As a citizen working hard on Stillwater’s 2040 Comprehensive Plan, I am concerned Minnesota is missing the mark in its affordable housing conversation, which is vehemently focused on location and not expected cost.
On the Met Council website (www.metrocouncil.org), a document in the Planning section called “Area Median Income and Housing Affordability” details low-income levels and household size for the Twin Cities area. The levels are 80 percent (low income), 50 percent (very low income) and 30 percent (extremely low income) of Area Median Income (AMI). The income levels are matched to an affordable home purchase price, which is set by the Metropolitan Council.
For a family of four earning 80 percent of AMI, HUD shows an annual income of $68,000 before tax. The Met Council sets an affordable home price for this family at $236,000.
This ratio gave me pause, so I investigated with the council’s 2017 assumptions found in the footnotes. Using the Zillow.com mortgage calculator, a $236,000 home with 3.5 percent down (i.e. $8,260) and a 30-year fixed-rate mortgage at 4.375 percent interest would require a payment of $1,137 a month. Add in taxes, homeowner insurance and mortgage insurance, and the monthly payment is $1,669 (assuming an angel covered closing costs).
I then plugged in $68,000 on the Smartasset.com paycheck calculator. The semi-monthly gross paycheck is $2,833. Less assumed deductions of $133 for federal taxes (three allowances), $72 for state taxes, $148 for Social Security, $35 for Medicare, $450 for health insurance, and $142 for 401k (5 percent of salary), the net take-home pay is $1,853.
That leaves this family of four, after its house payment, with $184 for the first half of the month. (One hopes the employer is pitching in for dental insurance, disability and life insurance.)
This household does have another $1,853 take-home coming in the second half of the month, but it still needs to pay for utilities, transportation, home maintenance, internet, cell phone … and food. And the two kids may need diapers, clothes or activity fees (although they may need to skip hockey).
This basic breakdown shows that “affordable” housing costs easily eat up nearly half of the family’s take-home pay. It’s possible to claim a buyer could always purchase a cheaper home. But these numbers are used by Minnesota cities to paint a picture of available affordable housing stock.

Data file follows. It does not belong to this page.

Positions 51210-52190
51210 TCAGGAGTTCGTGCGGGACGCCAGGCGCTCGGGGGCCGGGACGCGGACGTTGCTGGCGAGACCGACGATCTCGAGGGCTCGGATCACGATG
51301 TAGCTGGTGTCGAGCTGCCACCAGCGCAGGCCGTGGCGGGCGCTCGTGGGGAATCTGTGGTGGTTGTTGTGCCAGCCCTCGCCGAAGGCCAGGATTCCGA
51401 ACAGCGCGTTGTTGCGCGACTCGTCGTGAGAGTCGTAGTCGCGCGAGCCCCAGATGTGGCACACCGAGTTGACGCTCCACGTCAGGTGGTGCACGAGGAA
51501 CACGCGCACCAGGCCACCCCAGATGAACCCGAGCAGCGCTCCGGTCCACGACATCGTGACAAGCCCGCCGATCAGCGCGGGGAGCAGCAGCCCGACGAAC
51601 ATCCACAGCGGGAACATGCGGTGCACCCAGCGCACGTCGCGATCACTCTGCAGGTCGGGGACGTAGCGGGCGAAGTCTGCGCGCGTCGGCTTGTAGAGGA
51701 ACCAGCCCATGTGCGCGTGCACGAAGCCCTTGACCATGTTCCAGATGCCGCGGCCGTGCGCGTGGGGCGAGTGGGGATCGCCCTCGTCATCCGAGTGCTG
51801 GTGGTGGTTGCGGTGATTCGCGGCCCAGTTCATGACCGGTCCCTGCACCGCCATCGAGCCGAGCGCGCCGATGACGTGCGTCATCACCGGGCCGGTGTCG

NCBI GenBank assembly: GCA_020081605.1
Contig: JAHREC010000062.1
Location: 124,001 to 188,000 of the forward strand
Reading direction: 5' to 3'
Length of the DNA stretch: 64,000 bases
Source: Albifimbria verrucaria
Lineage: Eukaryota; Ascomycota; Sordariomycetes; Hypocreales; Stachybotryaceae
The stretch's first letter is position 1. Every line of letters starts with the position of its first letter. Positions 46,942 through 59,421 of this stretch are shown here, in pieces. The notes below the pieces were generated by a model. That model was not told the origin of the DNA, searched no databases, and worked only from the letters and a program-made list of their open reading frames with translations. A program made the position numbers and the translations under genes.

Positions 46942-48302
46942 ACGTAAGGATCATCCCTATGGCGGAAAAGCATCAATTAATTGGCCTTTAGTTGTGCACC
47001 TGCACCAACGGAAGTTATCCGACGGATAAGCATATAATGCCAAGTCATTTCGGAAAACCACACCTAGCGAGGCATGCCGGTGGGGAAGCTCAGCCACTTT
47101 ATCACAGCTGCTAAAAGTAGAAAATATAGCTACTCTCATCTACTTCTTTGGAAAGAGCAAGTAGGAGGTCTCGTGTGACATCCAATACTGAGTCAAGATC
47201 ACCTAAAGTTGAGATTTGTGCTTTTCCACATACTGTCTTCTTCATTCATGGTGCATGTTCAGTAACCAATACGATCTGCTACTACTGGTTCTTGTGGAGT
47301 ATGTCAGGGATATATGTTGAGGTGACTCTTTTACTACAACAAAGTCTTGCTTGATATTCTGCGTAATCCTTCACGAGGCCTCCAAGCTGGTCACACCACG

In my city’s 2040 plan, a graphic displays a yellow dot for every house deemed affordable by the Metropolitan Council. It looks like the city has a good number of affordable houses. However, many of the houses highlighted are more than a century old. Encouraging a family in the affordable housing category to purchase a 100-plus-year-old home is like wrapping up a poor choice with a shiny bow. The trials are expensive and so are the tribulations.
What should Minnesota do? Accept the Metropolitan Council’s numbers and say a little prayer that workers can make it work, save for the future and not rely on government help? Or be bold and concretely define affordability?
When you play with these online calculators, it’s easy to see which deductions are concrete and which are fluid. It also is not hard to figure out what would be affordable. For years, society has expected a household to spend a third of income on housing. The Met Council bases this on gross pay. What if it were based on net pay? In the example above, a third of take-home pay is $1,235, which would pay for a $175,000 home. The word affordable suddenly makes sense.
Imagine if Minnesota lowered its affordable housing expectations. Would it lure businesses and workers? Would economic disparities start to level? Would families devote more time to education? Would builders be challenged to be more innovative and creative?
A realistic home-price-to-income expectation is the foundation for creating affordable housing that works.
Anne Sundberg Siess has served on the Stillwater Planning Commission since 2010.